Blossom Plays Possum: Because She’s Shy
Birdy Jones, Author
Janet McDonnell, Illustrator
Magination Press, Fiction, Jul. 17, 2017
Suitable for Ages: 5-8
Themes: Anxiety, Bashful, Shy, School, Animals, Courage
Opening: Ask me my name? Want me to play? Call on me in class? I say nothing and hope no one will see me. I call that playing possum. It’s my way of being shy.
Synopsis: Blossom is a talented possum. She makes glitter headbands, plays the flute and recites to her audience of stuffed animals. But no one knows what Blossom can do because she is bashful and freezes up when other kids invite her to play. Playing possum isn’t the best way to make friends. She wants to interact with the other kids, but she doesn’t know how. With the support and encouragement from her classmates and her teacher, Blossom learns to take some risks and have some fun.
Why I like this book:
Birdy Jones has created a believable main character in her story about an adorable possum who “plays possum” so that no one will notice her. Blossom is so shy around people that she freezes. Children will enjoy the fun wordplay with “possum.”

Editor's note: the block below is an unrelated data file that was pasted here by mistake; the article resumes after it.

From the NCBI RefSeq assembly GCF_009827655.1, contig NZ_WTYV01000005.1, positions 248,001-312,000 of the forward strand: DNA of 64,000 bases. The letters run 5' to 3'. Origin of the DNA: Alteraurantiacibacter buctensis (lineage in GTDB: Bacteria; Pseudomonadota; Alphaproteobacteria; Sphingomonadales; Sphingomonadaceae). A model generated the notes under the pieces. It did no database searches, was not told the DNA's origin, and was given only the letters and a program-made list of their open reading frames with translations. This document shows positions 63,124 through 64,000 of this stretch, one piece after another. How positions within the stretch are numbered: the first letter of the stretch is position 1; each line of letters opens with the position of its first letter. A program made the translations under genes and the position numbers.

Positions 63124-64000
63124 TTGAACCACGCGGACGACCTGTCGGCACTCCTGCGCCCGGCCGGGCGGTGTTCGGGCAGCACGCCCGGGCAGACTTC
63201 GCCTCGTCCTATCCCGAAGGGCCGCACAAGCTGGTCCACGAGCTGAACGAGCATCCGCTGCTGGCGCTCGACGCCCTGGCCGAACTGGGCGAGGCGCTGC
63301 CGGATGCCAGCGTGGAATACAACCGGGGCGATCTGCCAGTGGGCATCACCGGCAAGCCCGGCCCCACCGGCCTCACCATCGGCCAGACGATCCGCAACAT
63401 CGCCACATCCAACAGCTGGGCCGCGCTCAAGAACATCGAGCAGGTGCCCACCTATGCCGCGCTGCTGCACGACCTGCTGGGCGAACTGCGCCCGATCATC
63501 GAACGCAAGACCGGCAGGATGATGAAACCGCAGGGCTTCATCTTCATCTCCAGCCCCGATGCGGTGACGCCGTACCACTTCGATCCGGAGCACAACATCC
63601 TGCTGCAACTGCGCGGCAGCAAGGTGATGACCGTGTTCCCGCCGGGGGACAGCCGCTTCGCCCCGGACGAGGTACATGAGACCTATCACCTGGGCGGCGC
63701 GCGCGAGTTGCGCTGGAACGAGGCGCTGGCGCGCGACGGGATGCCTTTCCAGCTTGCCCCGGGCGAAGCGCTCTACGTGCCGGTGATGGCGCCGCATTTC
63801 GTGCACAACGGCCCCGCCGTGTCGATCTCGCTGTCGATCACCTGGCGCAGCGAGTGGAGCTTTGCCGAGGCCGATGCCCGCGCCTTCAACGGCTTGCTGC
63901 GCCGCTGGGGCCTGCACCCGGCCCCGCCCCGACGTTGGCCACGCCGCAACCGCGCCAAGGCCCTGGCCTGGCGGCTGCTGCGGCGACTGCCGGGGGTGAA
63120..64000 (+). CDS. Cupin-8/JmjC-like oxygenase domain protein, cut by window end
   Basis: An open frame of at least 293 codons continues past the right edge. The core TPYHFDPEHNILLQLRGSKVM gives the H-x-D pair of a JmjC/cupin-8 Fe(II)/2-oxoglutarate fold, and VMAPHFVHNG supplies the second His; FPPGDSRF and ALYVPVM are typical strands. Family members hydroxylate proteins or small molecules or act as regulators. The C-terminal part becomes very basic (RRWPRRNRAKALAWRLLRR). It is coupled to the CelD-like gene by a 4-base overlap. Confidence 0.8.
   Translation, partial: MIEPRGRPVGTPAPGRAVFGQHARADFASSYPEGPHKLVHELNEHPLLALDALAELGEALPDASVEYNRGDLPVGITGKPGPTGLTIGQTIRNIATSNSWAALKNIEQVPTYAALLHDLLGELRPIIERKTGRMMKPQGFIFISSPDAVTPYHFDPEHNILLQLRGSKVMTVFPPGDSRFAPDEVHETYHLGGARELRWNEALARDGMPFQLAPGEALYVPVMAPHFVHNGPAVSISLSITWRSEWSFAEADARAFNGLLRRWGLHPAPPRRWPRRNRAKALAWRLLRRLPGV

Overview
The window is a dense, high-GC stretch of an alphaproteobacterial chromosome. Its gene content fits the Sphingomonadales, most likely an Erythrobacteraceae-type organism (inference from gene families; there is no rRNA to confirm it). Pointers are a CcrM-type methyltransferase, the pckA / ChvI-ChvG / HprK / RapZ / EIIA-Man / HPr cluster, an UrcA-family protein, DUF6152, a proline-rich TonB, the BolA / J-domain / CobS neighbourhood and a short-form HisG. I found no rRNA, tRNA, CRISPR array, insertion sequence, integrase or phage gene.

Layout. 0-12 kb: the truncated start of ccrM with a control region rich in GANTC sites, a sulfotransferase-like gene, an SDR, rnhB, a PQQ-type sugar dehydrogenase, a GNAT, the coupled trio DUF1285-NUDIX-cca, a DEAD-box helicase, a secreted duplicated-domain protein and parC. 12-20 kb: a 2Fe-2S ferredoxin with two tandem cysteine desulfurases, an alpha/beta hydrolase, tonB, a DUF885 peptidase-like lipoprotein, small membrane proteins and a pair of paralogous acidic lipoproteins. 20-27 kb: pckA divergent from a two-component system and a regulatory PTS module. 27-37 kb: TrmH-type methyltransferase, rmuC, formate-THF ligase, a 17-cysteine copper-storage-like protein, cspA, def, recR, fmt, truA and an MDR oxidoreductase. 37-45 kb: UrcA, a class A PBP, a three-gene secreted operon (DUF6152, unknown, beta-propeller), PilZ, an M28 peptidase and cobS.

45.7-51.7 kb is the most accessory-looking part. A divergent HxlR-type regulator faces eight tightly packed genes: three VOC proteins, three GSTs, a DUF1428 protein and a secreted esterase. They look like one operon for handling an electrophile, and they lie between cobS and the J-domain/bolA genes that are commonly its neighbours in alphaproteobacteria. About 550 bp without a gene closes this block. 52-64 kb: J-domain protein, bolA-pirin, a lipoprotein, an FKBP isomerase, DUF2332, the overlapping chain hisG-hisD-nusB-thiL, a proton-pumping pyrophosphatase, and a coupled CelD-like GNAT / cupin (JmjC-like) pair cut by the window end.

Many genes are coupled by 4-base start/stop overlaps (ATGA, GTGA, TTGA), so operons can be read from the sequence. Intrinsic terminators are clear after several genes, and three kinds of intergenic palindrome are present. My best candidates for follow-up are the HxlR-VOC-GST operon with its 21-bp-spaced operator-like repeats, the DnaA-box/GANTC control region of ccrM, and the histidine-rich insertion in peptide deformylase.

It is a realistic story about children dealing with common social anxieties. Many children will identify with Blossom, who is afraid of trying new things for fear of saying the wrong thing, being laughed at and making a mistake. This lovable possum will help kids talk about their own fears and anxieties and show them there is nothing wrong with being shy or making mistakes.
Janet McDonnell’s delightful and whimsical illustrations add a flare of drama and humor to the story as she shows Blossom playing possum — hanging upside down on the monkey bars or lying on her back with mouth wide open and all four limbs stiff in the air.
Resources: The book is an excellent resource for parents and teachers. There is a Note to Parents and Other Caregivers at the end of the book with more information and resources about overcoming shyness.
Birdy Jones loves to tell stories. Her debut book Mister Cool was named an Anti-Bullying Book of 2014 by Publisher’s Weekly. She is a supporter of “We Need Diverse Books,” and stays engaged with hot topics that affect young readers today.